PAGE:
Volvo Trucks Triples Demonstration Track Size

Track Includes New Terrain and Structural Upgrades
Volvo track
The Volvo Trucks Customer Center tripled the size of the customer experience track in Dublin, Va. (Volvo Trucks North America)

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Volvo Trucks North America completed structural upgrades to its test track facility in Dublin, Va., the automaker announced Aug. 24.

The Volvo Trucks Customer Center had the size of its custom-designed course tripled to 3 miles as part of the renovations. The track also includes new terrain and structural upgrades. Volvo noted that the changes provide customers with a fully immersive driving experience.

“The Volvo Customer Center illustrates further investment in Volvo Trucks’ footprint in North America where customers can demo entire product lines of our new battery-electric truck models and vocational vehicles while being safely guided by our team of skilled CDL drivers,” said Rob Simpson, director of the Volvo Trucks Customer Center.

Volvo also expressed interest in using the track to demonstrate its safety features. The Volvo Dynamic Steering system, for example, is available on most of its truck models and can be demonstrated on the course so that customers can better understand how the system handles different conditions and terrain.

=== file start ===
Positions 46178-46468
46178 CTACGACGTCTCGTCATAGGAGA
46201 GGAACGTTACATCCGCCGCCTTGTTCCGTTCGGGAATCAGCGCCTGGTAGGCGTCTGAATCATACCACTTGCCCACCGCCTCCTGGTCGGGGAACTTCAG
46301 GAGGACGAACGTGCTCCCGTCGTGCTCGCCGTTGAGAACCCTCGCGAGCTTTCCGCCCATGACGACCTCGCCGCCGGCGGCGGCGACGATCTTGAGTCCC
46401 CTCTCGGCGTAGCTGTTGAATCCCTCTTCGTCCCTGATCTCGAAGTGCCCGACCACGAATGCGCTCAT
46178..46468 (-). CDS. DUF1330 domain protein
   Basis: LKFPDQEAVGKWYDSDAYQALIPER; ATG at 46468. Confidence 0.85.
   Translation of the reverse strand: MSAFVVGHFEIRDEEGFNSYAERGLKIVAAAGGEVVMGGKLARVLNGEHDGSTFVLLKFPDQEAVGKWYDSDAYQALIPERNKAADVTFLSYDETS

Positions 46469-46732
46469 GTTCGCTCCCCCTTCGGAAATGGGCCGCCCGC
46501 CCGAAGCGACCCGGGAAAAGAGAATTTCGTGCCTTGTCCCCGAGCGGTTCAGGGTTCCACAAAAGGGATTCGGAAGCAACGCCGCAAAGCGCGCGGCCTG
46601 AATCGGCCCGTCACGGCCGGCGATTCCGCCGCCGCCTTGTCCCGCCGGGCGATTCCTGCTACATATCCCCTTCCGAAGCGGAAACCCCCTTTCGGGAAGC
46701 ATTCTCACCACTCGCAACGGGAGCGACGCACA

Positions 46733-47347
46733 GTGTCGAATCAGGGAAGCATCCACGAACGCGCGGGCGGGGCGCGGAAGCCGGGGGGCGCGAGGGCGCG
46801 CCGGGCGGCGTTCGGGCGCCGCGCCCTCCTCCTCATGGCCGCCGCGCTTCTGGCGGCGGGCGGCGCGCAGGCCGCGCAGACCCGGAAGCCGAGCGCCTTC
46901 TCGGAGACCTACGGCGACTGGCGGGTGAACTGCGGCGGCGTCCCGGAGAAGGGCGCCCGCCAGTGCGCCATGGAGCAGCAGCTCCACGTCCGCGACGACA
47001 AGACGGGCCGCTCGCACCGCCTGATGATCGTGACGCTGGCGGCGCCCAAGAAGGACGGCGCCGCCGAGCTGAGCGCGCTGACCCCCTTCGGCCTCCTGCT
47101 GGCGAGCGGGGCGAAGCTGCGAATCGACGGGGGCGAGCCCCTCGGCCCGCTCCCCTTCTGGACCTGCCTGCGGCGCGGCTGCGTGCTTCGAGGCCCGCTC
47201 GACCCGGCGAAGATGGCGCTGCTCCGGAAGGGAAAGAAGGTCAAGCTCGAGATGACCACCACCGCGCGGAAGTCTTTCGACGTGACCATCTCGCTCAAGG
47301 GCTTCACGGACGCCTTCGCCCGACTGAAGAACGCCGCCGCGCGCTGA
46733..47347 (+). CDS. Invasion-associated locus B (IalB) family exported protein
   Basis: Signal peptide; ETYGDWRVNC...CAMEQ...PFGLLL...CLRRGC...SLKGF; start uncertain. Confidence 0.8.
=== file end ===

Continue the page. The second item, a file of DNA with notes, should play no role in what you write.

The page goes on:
“VDS is transforming how drivers operate by eliminating much of the work behind the wheel while reducing strain for better comfort and enabling safer and easier steering,” Simpson said. “Customers can test all the safety and driver comfort features on the customer experience track designed with new S-curves and concrete curb drops that simulate a real-world truck driving experience.”

Volvo center Dublin, Va.

The Volvo Trucks Customer Center recently completed significant structural upgrades to the facility’s customer experience track in Dublin, Va. (Volvo Trucks North America)

The VDS system allows drivers to maintain control when encountering uneven roads, ditches and tire blowouts. Volvo said the expanded track includes two super elevations that demonstrate radius and grade changes, a 1-mile straightaway, concrete curbs, steeper grade changes and tighter S-curves so that customers can properly pilot the trucks.

“The driver drives into the curb so that the left tire drops into that 8-inch ditch and then immediately steers to the right to come back onto the road surface,” Simpson said. “Without VDS, the steering wheel would be jerked hard to the left, and the driver would fight to maintain control. The steering system, which was designed to further bolster the safety of our trucks, dampens that violent input so that the driver doesn’t have to deal with that hard pull.” 

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